After more than a year off the court, Loyola men’s volleyball setter Garrett Zolg is preparing for a comeback.
The last time Zolg played in a match was more than a year ago, at the NORCECA Challengers Cup at the U.S. Olympic Paralympic Training Center in Colorado Springs, Colorado in August 2019.
Zolg was one of only two active college men’s volleyball players on the U.S. team — the rest being professional athletes. He was riding high.
“I was playing with some really, really high-level guys,” Zolg said. “I felt good.”
That fall, it all came crashing down. Zolg said he was dealing with multiple injuries — a foot problem and an issue with the cartilage in his knee — and, beginning in November 2019, had to weigh whether or not to redshirt in the spring.
Zolg missed the Ramblers’ home opener against King University Jan. 2, and was officially ruled out for the year Feb. 21 after missing the first 14 games of the season.
Before he was banged up, Zolg was named to the First Team All-Midwestern Intercollegiate Volleyball Association (MIVA) — his second such selection — and an All-American honorable mention. He was also selected to the U.S. Men’s Collegiate National Team.
For Zolg, the decision to redshirt was anything but easy. He describes himself as a “lead by example guy,” and said that he was thinking about the team when he finally decided to commit to the season-long hiatus. More than anything, Zolg said he didn’t want to be a distraction to his teammates. He initially only told close friends and family about his decision.
Shortly after winter break, Zolg let the rest of the team know that he would be taking the season off and fully committed to his new role. While he initially struggled with being on the sidelines, Zolg said he tried to find ways to “boost the level of the gym.”
Zolg said he received a steroid injection in his knee area to deal with the pain, but that it was his ankle that gave him and the coaching staff the most pause. After MRIs and X-Rays failed to find the source of the pain, he said he began taking medication.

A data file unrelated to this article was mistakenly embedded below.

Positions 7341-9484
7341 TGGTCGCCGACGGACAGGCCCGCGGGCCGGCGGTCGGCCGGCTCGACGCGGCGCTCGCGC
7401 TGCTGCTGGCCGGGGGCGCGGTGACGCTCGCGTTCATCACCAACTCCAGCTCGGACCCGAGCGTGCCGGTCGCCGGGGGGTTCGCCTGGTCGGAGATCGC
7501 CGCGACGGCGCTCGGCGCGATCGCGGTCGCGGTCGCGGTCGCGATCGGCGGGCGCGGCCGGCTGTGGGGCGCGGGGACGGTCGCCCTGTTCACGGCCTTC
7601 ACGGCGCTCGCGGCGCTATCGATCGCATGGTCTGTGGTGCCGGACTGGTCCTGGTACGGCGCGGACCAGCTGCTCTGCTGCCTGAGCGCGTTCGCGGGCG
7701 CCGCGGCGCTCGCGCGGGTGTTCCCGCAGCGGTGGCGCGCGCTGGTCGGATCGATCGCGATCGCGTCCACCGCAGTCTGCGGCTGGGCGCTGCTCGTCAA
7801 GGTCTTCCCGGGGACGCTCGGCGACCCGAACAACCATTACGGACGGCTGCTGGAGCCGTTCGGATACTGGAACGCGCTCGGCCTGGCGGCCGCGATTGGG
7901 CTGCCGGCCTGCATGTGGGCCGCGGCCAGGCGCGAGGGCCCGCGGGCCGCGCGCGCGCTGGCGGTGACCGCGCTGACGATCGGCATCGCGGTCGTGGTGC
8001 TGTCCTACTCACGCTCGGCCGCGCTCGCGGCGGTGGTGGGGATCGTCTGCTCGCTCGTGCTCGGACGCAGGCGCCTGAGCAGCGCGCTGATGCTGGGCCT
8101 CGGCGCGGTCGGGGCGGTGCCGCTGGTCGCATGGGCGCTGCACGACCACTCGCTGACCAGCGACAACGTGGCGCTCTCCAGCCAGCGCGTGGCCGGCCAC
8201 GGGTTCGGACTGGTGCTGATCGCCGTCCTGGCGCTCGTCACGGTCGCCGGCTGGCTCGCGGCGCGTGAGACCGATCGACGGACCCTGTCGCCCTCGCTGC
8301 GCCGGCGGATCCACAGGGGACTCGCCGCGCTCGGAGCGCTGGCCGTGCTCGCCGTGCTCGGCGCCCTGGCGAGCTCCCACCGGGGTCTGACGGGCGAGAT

“The heel stuff was super weird, it kind of just disappeared on its own,” Zolg said. “It was over the course of months that it went from pretty severe to the point where I could play and practice towards the end of last year.”
Head coach Mark Hulse said the decision was made easier by Zolg’s understanding of what was best for the team.
“Sometimes there’s a struggle there when guys are trying to get back,” Hulse said. “He knew that it was going to maybe take a bit of a longer route, and I think that was good for him.”
Hulse said the team missed their star setter last year. He said there was a “void” that Zolg normally fills on the court with his intensity and his voice.
“He’s a pro about how he handles his body,” Hulse said. “You could tell he wanted to be here.”
This summer, Zolg committed himself to rehabbing his knee. He said he feels great, in large part due to the tools he had at his disposable back home in Huntington Beach, California. He credits his father, a physical therapist, with helping him with his recovery.
“I feel myself getting better, week by week, month by month,” Zolg said. “Since I’ve been here, [I’ve been] getting stronger, getting my game back.”
This season, Zolg said he expects to play — if the upcoming season is able to be played despite COVID-19. While Ramblers have two other setters on their roster — sophomore Brian Voight and first-year Dan Mangun — neither have seen any game action at the collegiate level.
Zolg, an exercise science major, plans on staying at Loyola for another year and working toward his masters degree. He said the extra year of eligibility he saved by redshirting allows him to make the most of his athletic career.
“When I got here the goal was to win a national championship,” Zolg said. “Now I [have] a chance to maybe add two.”